People of the Purple Feather Ritual

The People of the Purple Feather is the LGBT special interest group within ADF.  We had a meeting where we got to introduce ourselves and discuss plans and hopes for the future, and the idea of doing a ritual for our SIG came up.  While it was too late to do something official, a few of us wanted to do something anyway, so Chris from Wild Onion Grove and I spent the next couple of days discussing and planning it and spreading the word.

We were given the stone circle right by Druid Heights to perform the rite, a very public and open place.  As a result we had people join who had just wandered in, unsure of what was going on.  Each of them ended up having something important to contribute, however.

The rite was dedicated to the LGBT dead, and was done in Norse Hearth Culture (calling to and honoring Norse deities for certain parts of the rite, specifically Bragi for inspiration and Heimdall as our gatekeeper).  The rainbow-based invocation of Heimdall was especially beautiful, and we also called to Oscar Wilde as a queer ancestor for inspiration.  When it was time to call the Beings of the Occasion, we each named LGBT Ancestors of blood, of heart (chosen family) and of spirit (those who have inspired us) and called them to join this rite in their honor.  We called to people who have been outcast and confused and hurt, to those whose lives were publicized and to those whose names we’ve never heard, to those who died of violence, of suicide, or of other causes, to those who shouldn’t have had to be alone and might have spent their entire lives feeling that way.  We called to the homosexual people, the bi and pan people, the trans people, the agendered and asexual people, and every color of the rainbow that we could think of, and we each offered water into the great offering bowl for them as part of the Key Offering.  Afterwards we made individual toasts to those who had passed.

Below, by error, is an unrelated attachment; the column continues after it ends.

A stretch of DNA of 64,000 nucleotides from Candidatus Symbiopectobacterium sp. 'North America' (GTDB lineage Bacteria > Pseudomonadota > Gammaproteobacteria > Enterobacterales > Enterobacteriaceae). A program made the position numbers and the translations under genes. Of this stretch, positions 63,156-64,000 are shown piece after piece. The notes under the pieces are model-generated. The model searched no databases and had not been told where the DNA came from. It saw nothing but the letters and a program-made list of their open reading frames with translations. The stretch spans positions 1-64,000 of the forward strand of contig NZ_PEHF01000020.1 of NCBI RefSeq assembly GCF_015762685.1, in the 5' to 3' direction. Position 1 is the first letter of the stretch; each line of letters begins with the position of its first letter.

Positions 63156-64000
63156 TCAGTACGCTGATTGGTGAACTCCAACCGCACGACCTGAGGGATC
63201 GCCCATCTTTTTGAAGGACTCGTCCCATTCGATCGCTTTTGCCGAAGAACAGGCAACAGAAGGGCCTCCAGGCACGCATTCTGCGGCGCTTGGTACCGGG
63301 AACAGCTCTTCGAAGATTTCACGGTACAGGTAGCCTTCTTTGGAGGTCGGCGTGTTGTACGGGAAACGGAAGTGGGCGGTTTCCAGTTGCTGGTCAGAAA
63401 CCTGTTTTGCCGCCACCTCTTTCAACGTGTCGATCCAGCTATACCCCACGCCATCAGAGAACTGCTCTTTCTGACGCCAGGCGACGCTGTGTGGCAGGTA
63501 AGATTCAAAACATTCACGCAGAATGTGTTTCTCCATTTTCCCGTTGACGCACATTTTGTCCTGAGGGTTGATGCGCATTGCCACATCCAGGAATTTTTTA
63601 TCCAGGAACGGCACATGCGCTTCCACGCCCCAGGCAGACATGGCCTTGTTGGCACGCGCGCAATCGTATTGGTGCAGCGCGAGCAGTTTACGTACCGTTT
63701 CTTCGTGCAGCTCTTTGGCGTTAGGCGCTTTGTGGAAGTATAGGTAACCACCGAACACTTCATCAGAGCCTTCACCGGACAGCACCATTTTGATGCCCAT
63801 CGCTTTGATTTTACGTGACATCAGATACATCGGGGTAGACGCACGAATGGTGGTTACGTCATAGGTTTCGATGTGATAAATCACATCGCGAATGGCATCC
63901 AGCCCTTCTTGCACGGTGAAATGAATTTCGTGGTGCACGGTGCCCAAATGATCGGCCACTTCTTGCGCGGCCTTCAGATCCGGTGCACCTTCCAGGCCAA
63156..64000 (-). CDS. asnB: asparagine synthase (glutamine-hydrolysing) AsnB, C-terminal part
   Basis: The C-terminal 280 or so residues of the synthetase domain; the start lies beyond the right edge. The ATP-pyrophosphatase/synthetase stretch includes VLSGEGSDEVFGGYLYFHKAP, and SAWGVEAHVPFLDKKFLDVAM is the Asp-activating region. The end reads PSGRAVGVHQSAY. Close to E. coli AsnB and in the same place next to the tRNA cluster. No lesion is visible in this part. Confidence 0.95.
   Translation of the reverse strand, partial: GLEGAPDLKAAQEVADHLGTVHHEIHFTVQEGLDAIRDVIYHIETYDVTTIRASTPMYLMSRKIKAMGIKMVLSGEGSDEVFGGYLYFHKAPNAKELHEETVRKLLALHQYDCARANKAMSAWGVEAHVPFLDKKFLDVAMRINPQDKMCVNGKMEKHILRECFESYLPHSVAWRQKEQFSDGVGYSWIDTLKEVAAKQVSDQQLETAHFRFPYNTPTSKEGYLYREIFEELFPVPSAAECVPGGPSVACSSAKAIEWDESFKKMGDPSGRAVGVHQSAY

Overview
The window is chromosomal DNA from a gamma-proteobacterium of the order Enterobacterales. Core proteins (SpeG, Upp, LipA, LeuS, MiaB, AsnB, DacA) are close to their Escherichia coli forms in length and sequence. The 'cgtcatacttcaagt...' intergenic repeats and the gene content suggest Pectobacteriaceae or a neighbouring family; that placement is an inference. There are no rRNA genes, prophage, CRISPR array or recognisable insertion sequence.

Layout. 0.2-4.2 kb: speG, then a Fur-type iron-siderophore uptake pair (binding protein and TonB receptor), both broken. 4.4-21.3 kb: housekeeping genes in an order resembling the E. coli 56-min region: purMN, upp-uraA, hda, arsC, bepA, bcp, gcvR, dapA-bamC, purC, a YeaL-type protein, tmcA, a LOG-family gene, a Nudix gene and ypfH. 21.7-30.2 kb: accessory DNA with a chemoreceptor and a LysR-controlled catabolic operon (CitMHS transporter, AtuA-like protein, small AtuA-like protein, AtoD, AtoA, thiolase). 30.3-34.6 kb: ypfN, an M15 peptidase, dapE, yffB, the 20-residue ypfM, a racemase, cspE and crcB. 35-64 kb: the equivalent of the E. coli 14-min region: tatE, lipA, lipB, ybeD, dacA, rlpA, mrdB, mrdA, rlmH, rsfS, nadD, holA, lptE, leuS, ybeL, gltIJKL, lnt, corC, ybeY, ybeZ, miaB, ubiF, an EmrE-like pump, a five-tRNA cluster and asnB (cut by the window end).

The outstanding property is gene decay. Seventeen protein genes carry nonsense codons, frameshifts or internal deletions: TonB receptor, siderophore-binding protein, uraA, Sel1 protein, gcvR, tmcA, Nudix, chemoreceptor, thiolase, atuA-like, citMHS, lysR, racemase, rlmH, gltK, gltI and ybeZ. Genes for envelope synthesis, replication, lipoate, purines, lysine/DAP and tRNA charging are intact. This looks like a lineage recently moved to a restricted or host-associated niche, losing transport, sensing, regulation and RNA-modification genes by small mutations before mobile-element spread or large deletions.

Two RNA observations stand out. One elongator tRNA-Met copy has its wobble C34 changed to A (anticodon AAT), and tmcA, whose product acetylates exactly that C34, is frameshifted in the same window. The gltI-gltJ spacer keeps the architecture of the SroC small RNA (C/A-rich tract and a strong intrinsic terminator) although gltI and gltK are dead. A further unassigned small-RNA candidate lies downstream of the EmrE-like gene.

For the return flow (the blessings that we receive when we make offering) we stuck our fingers in the Well, the Gate to the Underworld, and asked for inspiration and blessings from the LGBT Dead and sat in meditation to listen and hear if any of them bore messages for us.  It was an especially powerful experience for me as an Ancestor that I’ve been working with for a little while came forward in a big way and made herself heard to me (I’ll talk more about her at another point).

Not an eye was dry, and for an impromptu rite I think we did some powerful mojo.  It felt good to get together with another tribe that I am a part of and celebrate and honor the Dead that we share.  I’ve often wanted for queer pagan space and rites.  I pray that their inspiration and blessings pour out through us into the rest of our communities.

I’ve said it before, but I’ll emphasize it now – especially for our folk, reach out to your Ancestors.  They are grateful to be known, to be celebrated, to be heard, to be honored to be acknowledged at all, and they have so much to give us.  They want to, and they will, and all we need to do is open the way and ask.  You don’t even need to know any of them by name.

Unity Rite